Philip K Dick's Electric Dreams
Philip K Dick's Electric Dreams is a new series of single episode
renditions of PKD short stories. It's being broadcast on Channel 4 (UK)
and is/will be available on Amazon video.
There have been four episodes so far, the most recent one being "Crazy
Diamond", which I posted about in a newsgroup before the
series started. The story that one is based on had been discussed in the
group in the past, and it is the PKD short story I have most recently
read. (I have read his complete short stories, but most many years ago.)
Let's use that to discuss the series, since it offers a good lens on the
differences between the promise and the reality.
PKD's stories are often cynical about technology, question how we can
know what is real, and/or question if homo sapiens can or should survive.
They are also frequently changed a lot on the way to being filmed.
"We Can Remember it For You Wholesale" is a short story about a service
to implant memories. In that story a customer wants a Mars trip
implanted, and then the service tech finds that there was an different
memory that was activated. In the story it is clear that the different
memory is the real one. When the story became Total Recall, it became
a lot more difficult to separate real from fiction and introduced
mutants who might supplant homo sapiens as the new homo ... species. In
that way the story became more PKDish.
In "Sales Pitch", a robot tries to sell it's own services, and makes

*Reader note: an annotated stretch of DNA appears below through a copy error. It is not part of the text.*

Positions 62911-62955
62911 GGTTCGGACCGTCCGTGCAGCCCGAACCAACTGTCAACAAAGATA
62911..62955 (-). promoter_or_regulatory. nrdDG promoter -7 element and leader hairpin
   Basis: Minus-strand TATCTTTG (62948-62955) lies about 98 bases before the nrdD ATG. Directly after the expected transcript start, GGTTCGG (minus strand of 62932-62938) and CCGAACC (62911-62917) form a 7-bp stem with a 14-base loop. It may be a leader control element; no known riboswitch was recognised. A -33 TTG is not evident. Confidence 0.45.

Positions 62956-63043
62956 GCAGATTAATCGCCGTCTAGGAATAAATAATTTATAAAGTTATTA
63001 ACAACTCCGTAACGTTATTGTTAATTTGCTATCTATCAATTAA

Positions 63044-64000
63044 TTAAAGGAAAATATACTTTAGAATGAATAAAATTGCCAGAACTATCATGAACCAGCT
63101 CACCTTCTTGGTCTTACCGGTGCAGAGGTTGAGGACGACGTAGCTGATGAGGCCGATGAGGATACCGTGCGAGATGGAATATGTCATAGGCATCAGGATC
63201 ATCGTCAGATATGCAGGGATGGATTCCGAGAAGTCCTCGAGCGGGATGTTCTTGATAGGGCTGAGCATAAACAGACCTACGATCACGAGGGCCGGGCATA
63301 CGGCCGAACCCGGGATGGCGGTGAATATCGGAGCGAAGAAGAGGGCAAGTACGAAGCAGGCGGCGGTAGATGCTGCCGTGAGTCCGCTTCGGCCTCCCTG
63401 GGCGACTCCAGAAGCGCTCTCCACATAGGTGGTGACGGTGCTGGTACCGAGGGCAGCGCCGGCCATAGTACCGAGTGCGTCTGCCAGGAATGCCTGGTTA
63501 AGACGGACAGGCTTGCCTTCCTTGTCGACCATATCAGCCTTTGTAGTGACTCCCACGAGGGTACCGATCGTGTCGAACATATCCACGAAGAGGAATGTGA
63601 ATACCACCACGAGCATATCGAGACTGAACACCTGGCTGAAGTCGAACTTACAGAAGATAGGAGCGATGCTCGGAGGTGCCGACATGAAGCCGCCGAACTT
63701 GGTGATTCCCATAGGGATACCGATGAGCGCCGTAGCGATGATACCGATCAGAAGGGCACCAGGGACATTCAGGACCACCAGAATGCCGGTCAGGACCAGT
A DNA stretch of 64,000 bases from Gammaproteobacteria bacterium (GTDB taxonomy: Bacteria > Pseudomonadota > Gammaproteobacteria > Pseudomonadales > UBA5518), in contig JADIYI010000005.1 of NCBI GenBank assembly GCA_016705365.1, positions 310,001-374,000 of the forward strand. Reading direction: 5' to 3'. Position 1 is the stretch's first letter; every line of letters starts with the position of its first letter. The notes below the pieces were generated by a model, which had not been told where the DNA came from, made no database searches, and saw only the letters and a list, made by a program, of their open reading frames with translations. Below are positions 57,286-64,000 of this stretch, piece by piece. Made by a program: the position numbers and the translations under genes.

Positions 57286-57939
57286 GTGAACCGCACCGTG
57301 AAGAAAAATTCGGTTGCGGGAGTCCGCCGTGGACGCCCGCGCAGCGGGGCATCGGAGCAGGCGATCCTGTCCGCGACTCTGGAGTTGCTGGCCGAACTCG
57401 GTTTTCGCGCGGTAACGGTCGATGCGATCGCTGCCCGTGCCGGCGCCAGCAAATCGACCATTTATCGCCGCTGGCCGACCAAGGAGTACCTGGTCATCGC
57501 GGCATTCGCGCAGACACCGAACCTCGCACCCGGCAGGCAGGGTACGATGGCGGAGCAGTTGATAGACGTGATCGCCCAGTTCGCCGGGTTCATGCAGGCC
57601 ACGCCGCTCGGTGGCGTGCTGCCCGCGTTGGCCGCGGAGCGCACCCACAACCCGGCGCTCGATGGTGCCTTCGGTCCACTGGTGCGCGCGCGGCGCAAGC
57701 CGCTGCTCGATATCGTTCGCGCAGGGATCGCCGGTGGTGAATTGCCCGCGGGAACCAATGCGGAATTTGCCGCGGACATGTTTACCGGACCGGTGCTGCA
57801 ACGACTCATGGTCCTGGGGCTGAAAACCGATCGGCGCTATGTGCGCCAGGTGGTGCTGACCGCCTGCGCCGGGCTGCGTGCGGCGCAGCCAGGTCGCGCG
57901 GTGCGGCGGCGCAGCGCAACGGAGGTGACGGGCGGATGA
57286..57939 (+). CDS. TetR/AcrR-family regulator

life increasingly more miserable for the intended customer. The closest
model in today's world, might be if 4chan sold "not harassing you
online" as a service. Or ransomware.
In "Crazy Diamond", it's not a robot, but a "Jill", which looks like a
human, but is more like a replicant from Blade Runner. The Jill is
ostensibly selling life insurance, but has sidelines in seduction and
black market consciousness seeds for Jills like herself. Seeds that our
protagonist has access to at the office. So here we have a of things
added and changed, resulting in a much different direction.
The Jills, like replicants, have a shorter life span that limits them.
The seeds provide a way to extend that life span. Okay, sort of triggers
the new species themes.
There's a subplot with their house possibly going to erode into the sea,
and the corporation that supplies everything providing short dated
foods, and not letting people grow their own. There's a bit of unstated
implication that the corporation could be using the erosion "problem" to
sell new houses elsewhere.
The protagonist would like to stick it out until retirement, then sail
the world. His wife would like to buy a new house. And the Jill exploits
that difference for her seduction routine. There's nothing particularly
PKDish about that.
Eventually the protagonist signs on the line for the life insurance, and
it doesn't matter either way. Things don't get better or worse for him
because of that decision (other decisions, sure, but not that one),
which kind of robs this whole thing of the "Sales Pitch" connection.
On the whole, this TV series promised a Black Mirror like dystopian
view of the future, but perhaps a future further out than
Black Mirror. The chilling hook for Black Mirror is how easy it is to
imagine going from today to that future. Some of them are entirely
possible with today's tech, and some are just small incremements away.
Instead Dick's Electric Dreams has been delivering sci-fi stories that
are not very compelling and exist in a world that is not easily
connected to our world. As such they lack they punch of "are we headed
there" and the hook of good story telling.
Two days out of a five day egg expiration date.
ObDman: Black Mirror is not unlike a modern Twilight Zone, with each
episode a self-contained story, preying on psychological fears of the
current times. But Twilight Zone wandered more into fantasy than
Black Mirror does.
Final thought: it is, however, fun to be able to talk "dick dreams" and
not be referring to porn.